The space shuttle Endeavour honored wounded ex-Rep. Gabrielle Giffords before landing at Edwards Air Force Base in California on Thursday at the tail end of a cross-country trip to Los Angeles to begin its final mission as a museum exhibit.
The specially modified Boeing 747 with the newly retired spaceship perched on its back touched down safely at 12:50 p.m. local time (3:50 p.m. EDT) at Edwards, about 100 miles (160 km) north of Los Angeles in the Mojave Desert.
NASA retired its shuttle fleet last year after completing the U.S. portion of the $100 billion International Space Station, a permanently staffed research complex that is owned by 15 nations and orbits about 250 miles (400 km) above Earth.
Endeavour embarked on its last cross-county “ferry” journey on Wednesday from Cape Canaveral, Florida, and made several low-altitude passes over NASA centers in Mississippi, Louisiana and Texas before stopping for the night at Ellington Field near the Johnson Space Center in Houston.
The trip resumed early on Thursday, with Endeavour and its carrier jet making additional flyovers - one over Tucson, Arizona, in a salute to former Congresswoman Gabrielle Giffords and her husband, Mark Kelly, the retired astronaut who commanded Endeavour’s final flight on his last mission in late May 2011.
Giffords, still recuperating from a gunshot wound to the head suffered in an attempt on her life last year, watched the flyover from the roof of a Tucson parking garage with her husband and mother, according to former aide C.J. Karamargin, who joined them.
“When it came into view, Mark said, ‘There’s my plane!’” Karamargin recounted. “Gabby was just elated, hooting and hollering like the rest of us were.”
From Arizona, Endeavour and its carrier jet flew on to California, where the spacecraft was built two decades ago, for the landing at Edwards Air Force Base.
The sprawling installation used to serve as the primary landing site for NASA’s shuttle program before the space agency built a landing facility for the orbiters at the Kennedy Space Center in Florida. Edwards then became the principal backup landing spot for shuttles in case of bad weather at Cape Canaveral.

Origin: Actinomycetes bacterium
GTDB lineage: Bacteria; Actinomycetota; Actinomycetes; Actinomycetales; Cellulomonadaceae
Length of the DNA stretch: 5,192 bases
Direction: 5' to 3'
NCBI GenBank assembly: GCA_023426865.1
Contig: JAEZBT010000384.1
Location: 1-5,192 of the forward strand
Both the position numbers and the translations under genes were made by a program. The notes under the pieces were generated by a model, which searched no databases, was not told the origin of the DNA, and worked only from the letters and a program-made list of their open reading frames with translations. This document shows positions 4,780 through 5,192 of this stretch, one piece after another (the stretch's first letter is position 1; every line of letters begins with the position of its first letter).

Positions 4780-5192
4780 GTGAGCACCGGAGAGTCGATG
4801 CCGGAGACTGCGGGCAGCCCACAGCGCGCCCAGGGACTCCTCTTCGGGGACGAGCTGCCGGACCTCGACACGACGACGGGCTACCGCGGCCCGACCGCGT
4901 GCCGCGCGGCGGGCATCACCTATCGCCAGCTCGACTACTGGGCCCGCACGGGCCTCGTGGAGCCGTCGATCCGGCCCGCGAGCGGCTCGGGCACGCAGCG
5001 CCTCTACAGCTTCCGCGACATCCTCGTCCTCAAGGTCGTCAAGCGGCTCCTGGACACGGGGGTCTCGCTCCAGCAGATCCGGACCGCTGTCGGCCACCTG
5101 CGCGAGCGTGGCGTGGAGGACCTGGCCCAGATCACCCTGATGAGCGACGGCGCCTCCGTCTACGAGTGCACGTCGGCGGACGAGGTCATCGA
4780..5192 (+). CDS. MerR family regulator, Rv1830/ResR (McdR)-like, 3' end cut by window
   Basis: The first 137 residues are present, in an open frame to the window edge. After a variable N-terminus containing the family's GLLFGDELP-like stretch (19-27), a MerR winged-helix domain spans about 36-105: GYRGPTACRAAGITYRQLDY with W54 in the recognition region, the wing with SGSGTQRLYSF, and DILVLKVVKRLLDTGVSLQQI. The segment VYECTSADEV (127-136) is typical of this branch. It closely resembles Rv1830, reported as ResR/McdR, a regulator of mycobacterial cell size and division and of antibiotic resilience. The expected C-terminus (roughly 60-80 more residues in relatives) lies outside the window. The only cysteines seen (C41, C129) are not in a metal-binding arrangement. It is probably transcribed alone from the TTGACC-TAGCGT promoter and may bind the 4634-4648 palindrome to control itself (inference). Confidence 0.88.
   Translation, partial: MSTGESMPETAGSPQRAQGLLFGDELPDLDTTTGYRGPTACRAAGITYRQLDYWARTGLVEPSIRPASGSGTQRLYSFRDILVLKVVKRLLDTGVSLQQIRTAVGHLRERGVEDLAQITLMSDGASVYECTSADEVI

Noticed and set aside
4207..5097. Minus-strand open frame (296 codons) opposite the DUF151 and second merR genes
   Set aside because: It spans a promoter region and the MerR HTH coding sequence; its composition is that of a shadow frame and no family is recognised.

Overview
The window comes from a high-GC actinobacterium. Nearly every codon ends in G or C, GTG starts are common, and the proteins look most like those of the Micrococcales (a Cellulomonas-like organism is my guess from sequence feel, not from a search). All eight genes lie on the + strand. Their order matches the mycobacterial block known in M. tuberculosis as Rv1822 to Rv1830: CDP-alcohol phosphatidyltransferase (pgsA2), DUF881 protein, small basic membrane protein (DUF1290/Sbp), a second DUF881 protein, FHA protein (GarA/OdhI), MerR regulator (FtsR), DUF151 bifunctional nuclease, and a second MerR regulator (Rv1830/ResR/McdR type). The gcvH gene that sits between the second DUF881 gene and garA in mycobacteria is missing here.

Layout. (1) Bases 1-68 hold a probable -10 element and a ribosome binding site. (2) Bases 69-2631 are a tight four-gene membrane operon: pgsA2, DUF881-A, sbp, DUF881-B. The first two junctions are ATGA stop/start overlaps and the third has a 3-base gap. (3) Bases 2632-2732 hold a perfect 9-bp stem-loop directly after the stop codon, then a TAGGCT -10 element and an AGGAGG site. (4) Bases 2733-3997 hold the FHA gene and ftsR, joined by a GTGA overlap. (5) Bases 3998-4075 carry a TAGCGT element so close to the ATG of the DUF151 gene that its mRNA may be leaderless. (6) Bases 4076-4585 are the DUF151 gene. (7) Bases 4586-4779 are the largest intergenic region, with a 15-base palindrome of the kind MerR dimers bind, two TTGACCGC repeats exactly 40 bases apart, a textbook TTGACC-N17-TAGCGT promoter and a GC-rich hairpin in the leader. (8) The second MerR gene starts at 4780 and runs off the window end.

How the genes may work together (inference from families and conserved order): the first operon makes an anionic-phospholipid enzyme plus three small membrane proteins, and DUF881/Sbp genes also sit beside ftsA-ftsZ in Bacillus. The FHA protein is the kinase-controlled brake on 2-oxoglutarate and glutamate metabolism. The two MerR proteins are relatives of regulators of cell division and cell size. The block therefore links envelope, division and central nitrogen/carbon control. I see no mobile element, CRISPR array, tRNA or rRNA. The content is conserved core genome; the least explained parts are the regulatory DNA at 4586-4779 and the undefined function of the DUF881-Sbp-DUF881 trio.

Endeavour made seven landings at Edwards during its active tenure at NASA, most recently in November 2008.
The shuttle was scheduled to depart Edwards on Friday for its very last ferry flight, and the final airborne journey of the entire space shuttle fleet, headed for Los Angeles International Airport.
The 75-ton (68-tonne) winged spacecraft will then undergo preparations to be moved next month through city streets from the airport to its permanent home at the California Science Center in downtown Los Angeles, where the shuttle will be put on public display starting Oct. 30.
To make way for the mammoth orbiter along its 12-mile (19 km) route to the museum, crews are cutting down nearly 400 trees, raising overhead utility wires and temporarily removing hundreds of utility poles, street lights and traffic signals. The science center has agreed to plant 1,000 new trees to replace those slated for removal.
Endeavour was built as a replacement for Challenger, the shuttle lost in a 1986 launch accident that killed seven astronauts. It went on to fly 25 missions, including 12 to build and outfit the space station, and logged nearly 123 million miles (198 million km) in flight during 4,671 orbits.
Endeavour is the second of NASA’s three surviving shuttles to be sent to a museum. Discovery, NASA’s oldest surviving shuttle, is on display at the Smithsonian Institution’s Steven F. Udvar-Hazy Center outside Washington.
Atlantis, which flew NASA’s 135th and final shuttle mission in July 2011, will be towed down the road to the Kennedy Space Center Visitor Complex in November.